Entrepreneurial Planning Blog Topic Two

“Maintaining Control Versus Maximizing Wealth”

(p. 12, The Founder’s Dilemmas)


What is more important to your business, control or wealth? That is one question asked by Noam Wasserman’s in The Founder’s Dilemmas. As an introduction into the Founder’s Dilemmas, Wasserman explains core concepts and arguments founders should consider as they embark on their entrepreneurial journey. Wasserman suggest that by gaining insight into what motivates founders for pursuing a start up business allows the business to understand the trade-offs required to grow and paves the way for consistent decision making.   One of the directions to consider involves checking and balancing wealth and control of the business. There are two theories to consider when deciding how to operate your business endeavor. One could develop a “King” outcome resulting in greater control and less wealth. Decisions made to drive this controlling style include remaining a solo founder, hireling witching close personal networks, and guarding the CEO position. One the other hand, one could decide to develop a “Rich” style of decision making. In this “Rich” mindset decision are oriented toward maximizing wealth and imperil control. Hiring from a broad network, taking outside capital, and possibly giving up the CEO positions are examples of decisions a “Rich” oriented founder may have to explore.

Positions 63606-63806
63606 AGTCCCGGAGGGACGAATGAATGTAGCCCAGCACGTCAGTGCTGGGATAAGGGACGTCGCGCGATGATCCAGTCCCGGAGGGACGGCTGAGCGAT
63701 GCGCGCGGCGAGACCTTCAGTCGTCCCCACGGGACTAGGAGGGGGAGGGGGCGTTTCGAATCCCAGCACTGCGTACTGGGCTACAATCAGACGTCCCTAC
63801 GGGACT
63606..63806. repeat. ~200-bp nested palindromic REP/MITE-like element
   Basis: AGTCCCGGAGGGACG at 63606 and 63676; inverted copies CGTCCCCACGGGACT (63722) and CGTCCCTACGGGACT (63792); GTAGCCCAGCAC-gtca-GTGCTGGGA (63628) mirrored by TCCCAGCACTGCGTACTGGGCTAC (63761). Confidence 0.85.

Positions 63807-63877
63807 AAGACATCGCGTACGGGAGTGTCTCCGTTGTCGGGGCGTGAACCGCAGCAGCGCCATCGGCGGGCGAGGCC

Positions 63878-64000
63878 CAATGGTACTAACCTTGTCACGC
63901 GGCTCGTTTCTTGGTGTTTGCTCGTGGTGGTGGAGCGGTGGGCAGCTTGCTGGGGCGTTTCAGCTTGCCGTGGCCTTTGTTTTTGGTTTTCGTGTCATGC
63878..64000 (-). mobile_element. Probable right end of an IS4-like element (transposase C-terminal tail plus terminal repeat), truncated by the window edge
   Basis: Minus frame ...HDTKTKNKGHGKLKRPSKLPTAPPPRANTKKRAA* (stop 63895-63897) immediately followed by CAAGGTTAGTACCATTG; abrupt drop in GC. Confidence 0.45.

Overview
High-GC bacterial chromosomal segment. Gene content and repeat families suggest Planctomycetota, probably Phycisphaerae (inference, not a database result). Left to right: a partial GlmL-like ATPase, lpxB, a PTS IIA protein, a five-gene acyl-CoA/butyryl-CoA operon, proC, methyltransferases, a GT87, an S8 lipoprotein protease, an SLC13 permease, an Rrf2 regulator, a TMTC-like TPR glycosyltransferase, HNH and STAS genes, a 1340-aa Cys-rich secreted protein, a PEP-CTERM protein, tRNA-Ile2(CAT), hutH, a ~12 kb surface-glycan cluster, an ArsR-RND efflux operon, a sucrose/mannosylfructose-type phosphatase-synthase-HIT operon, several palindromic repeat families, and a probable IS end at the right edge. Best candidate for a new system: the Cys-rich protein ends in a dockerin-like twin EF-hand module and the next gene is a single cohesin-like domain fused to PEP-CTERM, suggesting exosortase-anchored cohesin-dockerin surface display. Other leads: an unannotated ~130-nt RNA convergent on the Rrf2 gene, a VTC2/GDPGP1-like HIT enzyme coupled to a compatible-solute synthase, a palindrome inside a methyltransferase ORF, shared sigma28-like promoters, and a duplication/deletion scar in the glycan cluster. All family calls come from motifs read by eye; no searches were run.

So which would you prefer, maximizing wealth or maintaining control over your business? Is control more important that wealth for you and your business? Maybe, it is possible to balance the two for a wealthy and controlled business.



  1. Adam Renkiewicz says

    One of the key factors you brought up is the option to the entrepreneur. This option is what direction do you want to go. One way isn’t better or worse than it other, its a matter of consequences. What I mean by consequences is you have to decide what is more important to you and stick to that decision because that consistency will create a successful business. The trouble you run into is if you try to be rich and a king, you then run into inconsistent decision making for your business which can ultimately lead to failure.

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